Business Health News

Expected Medical Crisis as NHIF Lowers Benefits, Kidney Losses to Cancer

Patients under the National Hospital Insurance Fund(NHIF) are advised to tie tightly their laces, the walk is about to get rocky.

The fund has proposed to reduce payout of crucial  benefits in an attempt to cost cut.

Among the sensitive benefits targeted are renal dialysis, major surgeries and diagnostic tests such as MRI and CT-scans.

NHIF, in the new plan, will only pay an average of Ksh 6,000 for renal dialysis, and Ksh 9,000 for MRI scan, down from the current Ksh 95,00 and Ksh 15,000 per session, respectively.

CT-scan patients will have to pull up their socks, to afford Ksh 2000 on top of the current Ksh 6,000.

As seen by Business Daily, NHIF, in their new proposal, seek to reduce costs by at least Ksh 2.9 billion, by the time it’s June 2022.

It further seeks to cut weekly costs incurred on kidney patients by Ksh 1 billion annually to Ksh 2.7 billion.


The fund is proposing to cut the average payout to minor surgeries from Ksh 26, 215 to Ksh 22,000. concurrently, major surgeries fee will be reduced from Ksh 80,266 to Ksh 70,000.

NHIF hopes to lower the average claim for outpatient services from Ksh 12,412 to Ksh 10,890.

Cancer Favoured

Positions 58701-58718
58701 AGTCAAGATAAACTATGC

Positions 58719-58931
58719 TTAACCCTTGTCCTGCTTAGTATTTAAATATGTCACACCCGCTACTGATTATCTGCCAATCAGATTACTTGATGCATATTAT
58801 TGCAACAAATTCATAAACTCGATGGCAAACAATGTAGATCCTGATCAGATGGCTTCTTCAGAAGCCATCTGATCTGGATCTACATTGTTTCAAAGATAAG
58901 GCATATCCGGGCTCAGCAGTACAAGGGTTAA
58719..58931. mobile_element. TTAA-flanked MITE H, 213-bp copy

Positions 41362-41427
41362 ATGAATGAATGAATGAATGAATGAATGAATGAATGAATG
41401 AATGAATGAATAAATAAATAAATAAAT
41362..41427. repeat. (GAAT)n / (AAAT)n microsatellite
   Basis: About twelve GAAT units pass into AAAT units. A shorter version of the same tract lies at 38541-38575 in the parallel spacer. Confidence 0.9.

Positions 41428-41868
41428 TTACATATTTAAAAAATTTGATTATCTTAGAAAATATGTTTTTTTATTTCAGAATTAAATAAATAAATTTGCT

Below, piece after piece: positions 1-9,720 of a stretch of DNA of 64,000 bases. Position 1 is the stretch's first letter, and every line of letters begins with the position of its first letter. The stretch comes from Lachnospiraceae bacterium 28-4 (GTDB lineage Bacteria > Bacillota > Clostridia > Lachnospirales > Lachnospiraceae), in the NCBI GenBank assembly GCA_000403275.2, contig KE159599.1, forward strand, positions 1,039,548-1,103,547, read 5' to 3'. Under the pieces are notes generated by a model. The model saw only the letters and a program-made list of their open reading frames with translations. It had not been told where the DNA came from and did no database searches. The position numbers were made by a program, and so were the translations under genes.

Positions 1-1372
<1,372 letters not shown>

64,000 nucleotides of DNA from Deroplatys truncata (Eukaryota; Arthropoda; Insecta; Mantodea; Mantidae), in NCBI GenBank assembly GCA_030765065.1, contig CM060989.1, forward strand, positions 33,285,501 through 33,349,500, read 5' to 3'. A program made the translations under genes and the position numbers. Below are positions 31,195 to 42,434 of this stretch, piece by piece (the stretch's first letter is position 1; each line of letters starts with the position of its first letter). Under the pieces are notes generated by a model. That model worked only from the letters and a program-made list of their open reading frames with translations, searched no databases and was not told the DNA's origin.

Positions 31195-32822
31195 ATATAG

On the upside, the fund is to increase benefits for cancer patients, amid a hike in the case numbers.

The average fee for a PET scan will reportedly increase to Ksh 40,000 from the present Ksh 32,320.

Fees for chemotherapy will be increased from the current Ksh 17,062 to Ksh 25,000.

Additionally, NHIF seeks to increase the fee paid out for complex chemotherapy from Ksh 72,582 to Ksh 100,000.

The average radiotherapy claim will be Ksh 72,000,from the present Ksh 61,224.

The Kidney Pain

The proposal came days after the Fund announced an increase in the kidney cases in the country had pushed the amount of claims it paid  for patients higher, raising the renal dialysis payments by three times, in the past four years.

In their yearly calendar for June 2021, the Fund said it paid Ksh 3.844 billion for 295,563 patient claims.

The amount marks a 208% jump from the Ksh 1.267 billion the state-owned insurer paid in a similar period in 2017.

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